NEW YORK (GenomeWeb News) – AstraZeneca announced today announced a two-year collaboration with the University of Cambridge and Cancer Research UK on three preclinical and clinical oncology projects, including one focused on gaining a better understanding of the genetic makeup of a patient's cancer through their tumor DNA.
Overall, the collaboration aims to move cancer research forward by studying tumor mutations and new investigational therapies in prostate, pancreatic, and possibly other cancers.
In one project AstraZeneca will work with Cancer Research UK Cambridge Institute and the University of Cambridge Department of Oncology to evaluate a new technology for monitoring tumor activity, including its progression, response to therapy, and the onset of drug resistance, AstraZeneca said. The technology uses blood sample and does not require biopsies.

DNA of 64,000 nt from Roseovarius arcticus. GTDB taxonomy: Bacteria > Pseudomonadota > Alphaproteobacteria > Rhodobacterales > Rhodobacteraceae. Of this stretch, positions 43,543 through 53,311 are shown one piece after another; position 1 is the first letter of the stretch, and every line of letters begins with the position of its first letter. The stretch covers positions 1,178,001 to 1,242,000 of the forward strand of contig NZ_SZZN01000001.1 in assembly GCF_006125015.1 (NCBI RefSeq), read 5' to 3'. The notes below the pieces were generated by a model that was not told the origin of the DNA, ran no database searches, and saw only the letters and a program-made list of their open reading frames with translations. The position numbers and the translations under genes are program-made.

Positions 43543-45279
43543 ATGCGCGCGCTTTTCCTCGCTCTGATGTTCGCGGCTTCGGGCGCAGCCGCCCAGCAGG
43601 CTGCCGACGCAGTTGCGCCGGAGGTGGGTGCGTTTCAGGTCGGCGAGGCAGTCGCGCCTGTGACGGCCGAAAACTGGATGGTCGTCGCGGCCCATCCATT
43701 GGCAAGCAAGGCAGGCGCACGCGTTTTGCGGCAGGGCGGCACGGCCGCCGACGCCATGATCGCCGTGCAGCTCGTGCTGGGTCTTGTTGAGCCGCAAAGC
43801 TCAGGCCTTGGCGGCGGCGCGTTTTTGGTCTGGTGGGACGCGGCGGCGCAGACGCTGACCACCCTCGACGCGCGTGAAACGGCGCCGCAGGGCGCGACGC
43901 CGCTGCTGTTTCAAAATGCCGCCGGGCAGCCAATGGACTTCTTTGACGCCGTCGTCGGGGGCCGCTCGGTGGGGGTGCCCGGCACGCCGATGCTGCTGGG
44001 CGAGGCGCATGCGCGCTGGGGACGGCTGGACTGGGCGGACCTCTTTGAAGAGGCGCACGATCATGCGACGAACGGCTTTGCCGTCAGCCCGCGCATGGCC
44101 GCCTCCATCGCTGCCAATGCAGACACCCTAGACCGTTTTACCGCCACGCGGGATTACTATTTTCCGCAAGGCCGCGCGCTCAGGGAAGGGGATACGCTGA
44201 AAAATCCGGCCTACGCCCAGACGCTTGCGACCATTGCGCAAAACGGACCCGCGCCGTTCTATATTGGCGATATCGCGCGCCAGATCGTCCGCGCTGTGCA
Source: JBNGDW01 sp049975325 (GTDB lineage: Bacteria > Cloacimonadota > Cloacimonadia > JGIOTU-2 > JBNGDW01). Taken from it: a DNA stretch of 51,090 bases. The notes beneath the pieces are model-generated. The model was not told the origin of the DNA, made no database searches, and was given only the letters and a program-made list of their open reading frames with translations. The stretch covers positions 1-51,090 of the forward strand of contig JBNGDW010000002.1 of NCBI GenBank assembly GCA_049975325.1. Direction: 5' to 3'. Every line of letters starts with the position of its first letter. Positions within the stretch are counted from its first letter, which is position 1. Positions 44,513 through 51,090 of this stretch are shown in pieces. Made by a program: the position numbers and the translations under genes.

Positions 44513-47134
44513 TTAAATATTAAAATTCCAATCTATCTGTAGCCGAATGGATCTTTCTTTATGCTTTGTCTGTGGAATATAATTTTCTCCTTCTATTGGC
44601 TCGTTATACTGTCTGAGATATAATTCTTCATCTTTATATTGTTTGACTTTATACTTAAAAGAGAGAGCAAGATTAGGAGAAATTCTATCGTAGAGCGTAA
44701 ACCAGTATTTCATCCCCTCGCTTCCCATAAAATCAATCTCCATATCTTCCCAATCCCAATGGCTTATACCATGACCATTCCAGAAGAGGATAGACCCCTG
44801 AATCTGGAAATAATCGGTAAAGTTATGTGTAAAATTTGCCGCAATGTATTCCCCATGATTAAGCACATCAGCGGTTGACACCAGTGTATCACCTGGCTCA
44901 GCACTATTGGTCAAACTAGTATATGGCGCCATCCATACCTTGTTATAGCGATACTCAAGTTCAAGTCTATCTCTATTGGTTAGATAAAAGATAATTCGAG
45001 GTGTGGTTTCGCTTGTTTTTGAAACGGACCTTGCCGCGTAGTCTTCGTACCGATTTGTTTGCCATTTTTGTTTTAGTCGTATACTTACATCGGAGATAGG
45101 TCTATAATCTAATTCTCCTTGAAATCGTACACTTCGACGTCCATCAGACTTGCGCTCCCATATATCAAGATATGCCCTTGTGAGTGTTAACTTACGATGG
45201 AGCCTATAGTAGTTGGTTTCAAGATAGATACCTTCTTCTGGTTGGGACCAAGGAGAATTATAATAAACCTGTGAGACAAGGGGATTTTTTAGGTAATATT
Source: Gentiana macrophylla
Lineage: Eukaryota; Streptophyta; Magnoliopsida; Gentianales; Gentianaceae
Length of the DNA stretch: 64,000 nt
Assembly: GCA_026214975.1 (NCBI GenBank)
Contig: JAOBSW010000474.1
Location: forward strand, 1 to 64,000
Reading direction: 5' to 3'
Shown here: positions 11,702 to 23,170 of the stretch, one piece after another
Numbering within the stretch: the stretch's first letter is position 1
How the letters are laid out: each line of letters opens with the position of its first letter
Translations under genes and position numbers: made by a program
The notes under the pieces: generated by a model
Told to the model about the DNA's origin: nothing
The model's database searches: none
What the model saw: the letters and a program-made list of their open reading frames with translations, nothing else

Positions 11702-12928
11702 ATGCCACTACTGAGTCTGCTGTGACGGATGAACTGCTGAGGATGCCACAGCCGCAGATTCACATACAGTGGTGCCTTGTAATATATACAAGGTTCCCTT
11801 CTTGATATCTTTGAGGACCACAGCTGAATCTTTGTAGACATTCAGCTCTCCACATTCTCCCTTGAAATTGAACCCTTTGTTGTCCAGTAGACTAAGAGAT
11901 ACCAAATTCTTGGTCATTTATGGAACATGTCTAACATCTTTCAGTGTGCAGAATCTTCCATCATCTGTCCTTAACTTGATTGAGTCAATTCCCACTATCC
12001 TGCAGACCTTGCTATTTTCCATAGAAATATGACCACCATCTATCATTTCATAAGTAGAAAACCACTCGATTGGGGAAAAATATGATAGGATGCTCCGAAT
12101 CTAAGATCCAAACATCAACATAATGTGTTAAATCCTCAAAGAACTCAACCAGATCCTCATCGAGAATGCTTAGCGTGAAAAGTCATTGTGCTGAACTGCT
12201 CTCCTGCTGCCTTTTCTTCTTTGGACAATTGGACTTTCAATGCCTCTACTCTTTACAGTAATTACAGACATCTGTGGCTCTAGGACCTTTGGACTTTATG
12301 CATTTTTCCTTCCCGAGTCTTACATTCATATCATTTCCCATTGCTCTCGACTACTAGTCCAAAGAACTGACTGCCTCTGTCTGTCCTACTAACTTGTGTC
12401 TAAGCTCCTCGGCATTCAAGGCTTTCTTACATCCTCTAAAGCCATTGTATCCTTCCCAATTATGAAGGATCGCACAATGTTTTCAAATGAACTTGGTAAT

The goal of the project is to use the tumor DNA present in a patient's blood to elucidate the genetic makeup of the cancer, and then choose the right therapy.
Another project is aimed at assessing the potential effectiveness of AstraZeneca's investigational therapies olaparib and AZD2014 for prostate cancer. The third project will evaluate new therapeutic approaches for pancreatic cancer patient with a focus on identifying the best drug combination for AstraZeneca's investigational compound selumetinib in preclinical models.
The collaborations follow AstraZeneca's announcement that it plans to create a new UK-based global R&D center and corporate headquarters at the Cambridge Biomedical Campus.
"All three of the collaborations we are announcing today advance our work in the area of personalized healthcare, helping us to understand and address the underlying mechanisms of disease so that we can find the right medicines for the right patients," Susan Galbraith, head of AstraZeneca's Oncology Innovative Medicines Unit, said in a statement.
Separately, Blackfield today said it is collaborating with AstraZeneca to support an oncology development program.